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      Gareth v A movie that expolres the criminal and violent side of South Africa. The tale of redemption is a bit of a stretch though. Rated 4 out of 5 stars 06/20/23 Full Review jacob t Amazing character study and well made film. Rated 4.5 out of 5 stars 03/30/23 Full Review William L The cops in this movie at great. At one point they ride around in this incredibly unintimidating sedan-truck, constantly are leveling Glocks at the heads of suspects like they're in some '80s action movie, and later on one picks up a criminal's gun during a home infiltration and turns it on the guy like the cop forgot to bring his own. Tsotsi is an important film in the development of African cinema on the world stage, sweeping awards in the United States and beyond where predecessors did not, but can either be heart-melting or childish based on interpretation. Presley Chweneyagae's Tsotsi ('gangster') is a thug without morals or scruples, a man who has abandoned his former identity after facing cruelty at home. However, when he accidentally kidnaps a baby (who only cries when the story demands it, and never outside of those demands) as part of a carjacking, that stony-faced persona begins to crack and melt away, as he sees some bit of his former self in the innocence of a child. Some people called it a refreshing turn from other modern dramas that focused too heavily on darker storylines, but the transformation seems totally unjustified. We go from 'stabbing a guy with an icepick in a train' to 'here's some milk, boy-o' in about half an hour, with little explanation apart from some belief that inside of every criminal there's a mistreated former child. It has some solid performances, many of the details feel solid, and the international recognition was significant, but the premise alone sort of betrays the film. African cinema has a lot to offer, including many unique and highly original details rooted in a wide range of cultures, that making this the poster child for a continent seems like a rather timid decision. (2.5/5) Rated 2.5 out of 5 stars 03/01/22 Full Review dave s Set in Johannesburg, David is a young man who, after his mother's death from AIDS, resorts to a life of crime, seemingly devoid of any emotion other than anger. After carjacking a vehicle, he realizes that he has kidnapped the victim's baby, forcing him to reevaluate his life. Once you get past the unlikely scenario of David keeping the baby instead of leaving it in the car, Tsotsi is a fascinating examination of the evolution of a heartless criminal. It is a film about compassion and redemption, beautifully shot in the slums of the city and featuring excellent performances from the cast, including that of Presley Chweneyagae in the lead role. As an added bonus, the soundtrack and score are remarkable. Rated 4 out of 5 stars 03/30/23 Full Review Liam D A powerful story of redemption so check it out because this director should be looked at his other works like this and not X men origins Wolverine. Rated 5 out of 5 stars 06/06/20 Full Review mike v Tsotsi is a 2005 South African film written and directed by Gavin Hood 🍿 It's good 🙂 I'd recommend it if you like this genre 👍🏼 IN THIS WORLD... REDEMPTION COMES JUST ONCE... Rated 3.5 out of 5 stars 03/31/23 Full Review Read all reviews Post a rating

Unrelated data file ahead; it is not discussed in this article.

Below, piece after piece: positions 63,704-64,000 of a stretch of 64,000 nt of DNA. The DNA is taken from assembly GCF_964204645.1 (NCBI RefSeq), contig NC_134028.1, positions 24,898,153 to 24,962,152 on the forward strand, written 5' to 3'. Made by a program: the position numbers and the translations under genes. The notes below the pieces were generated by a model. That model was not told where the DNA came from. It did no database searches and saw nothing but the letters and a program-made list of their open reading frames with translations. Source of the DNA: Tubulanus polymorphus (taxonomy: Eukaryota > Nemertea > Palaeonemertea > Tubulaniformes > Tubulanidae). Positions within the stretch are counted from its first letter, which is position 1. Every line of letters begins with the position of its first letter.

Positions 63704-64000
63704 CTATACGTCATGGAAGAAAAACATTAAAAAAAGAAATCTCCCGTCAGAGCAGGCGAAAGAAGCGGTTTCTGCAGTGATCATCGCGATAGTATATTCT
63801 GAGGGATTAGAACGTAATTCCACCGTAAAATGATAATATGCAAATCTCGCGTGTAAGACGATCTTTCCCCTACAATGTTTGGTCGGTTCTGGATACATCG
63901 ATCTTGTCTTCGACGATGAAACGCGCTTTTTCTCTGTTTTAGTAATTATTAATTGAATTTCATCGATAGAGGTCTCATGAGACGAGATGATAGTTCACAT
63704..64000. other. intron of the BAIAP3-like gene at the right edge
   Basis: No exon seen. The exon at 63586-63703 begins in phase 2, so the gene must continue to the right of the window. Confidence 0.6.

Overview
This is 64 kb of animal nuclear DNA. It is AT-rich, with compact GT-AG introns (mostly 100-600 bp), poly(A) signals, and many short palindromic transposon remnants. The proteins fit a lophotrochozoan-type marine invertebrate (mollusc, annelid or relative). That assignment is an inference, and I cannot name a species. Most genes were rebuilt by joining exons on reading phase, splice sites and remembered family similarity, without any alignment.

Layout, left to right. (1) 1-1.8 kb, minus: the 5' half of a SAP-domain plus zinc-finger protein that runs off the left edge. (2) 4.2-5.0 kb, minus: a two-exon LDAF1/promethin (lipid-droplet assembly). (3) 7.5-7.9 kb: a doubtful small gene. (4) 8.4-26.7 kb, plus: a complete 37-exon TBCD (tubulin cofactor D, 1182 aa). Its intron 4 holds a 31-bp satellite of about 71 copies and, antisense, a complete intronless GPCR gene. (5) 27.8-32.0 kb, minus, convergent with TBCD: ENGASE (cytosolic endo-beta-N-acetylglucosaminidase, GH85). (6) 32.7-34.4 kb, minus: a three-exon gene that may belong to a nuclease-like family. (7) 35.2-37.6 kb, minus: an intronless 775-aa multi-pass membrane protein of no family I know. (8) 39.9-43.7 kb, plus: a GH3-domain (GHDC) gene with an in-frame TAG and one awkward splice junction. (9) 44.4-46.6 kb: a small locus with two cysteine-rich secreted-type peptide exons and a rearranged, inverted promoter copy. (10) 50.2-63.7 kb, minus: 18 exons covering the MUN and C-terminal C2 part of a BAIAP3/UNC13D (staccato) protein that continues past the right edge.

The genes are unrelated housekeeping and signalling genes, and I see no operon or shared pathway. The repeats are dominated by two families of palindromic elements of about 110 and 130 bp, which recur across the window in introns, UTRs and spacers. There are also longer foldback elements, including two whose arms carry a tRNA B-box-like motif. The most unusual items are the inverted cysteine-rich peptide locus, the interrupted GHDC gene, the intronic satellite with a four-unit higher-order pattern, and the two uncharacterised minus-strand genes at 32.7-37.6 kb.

Cast & Crew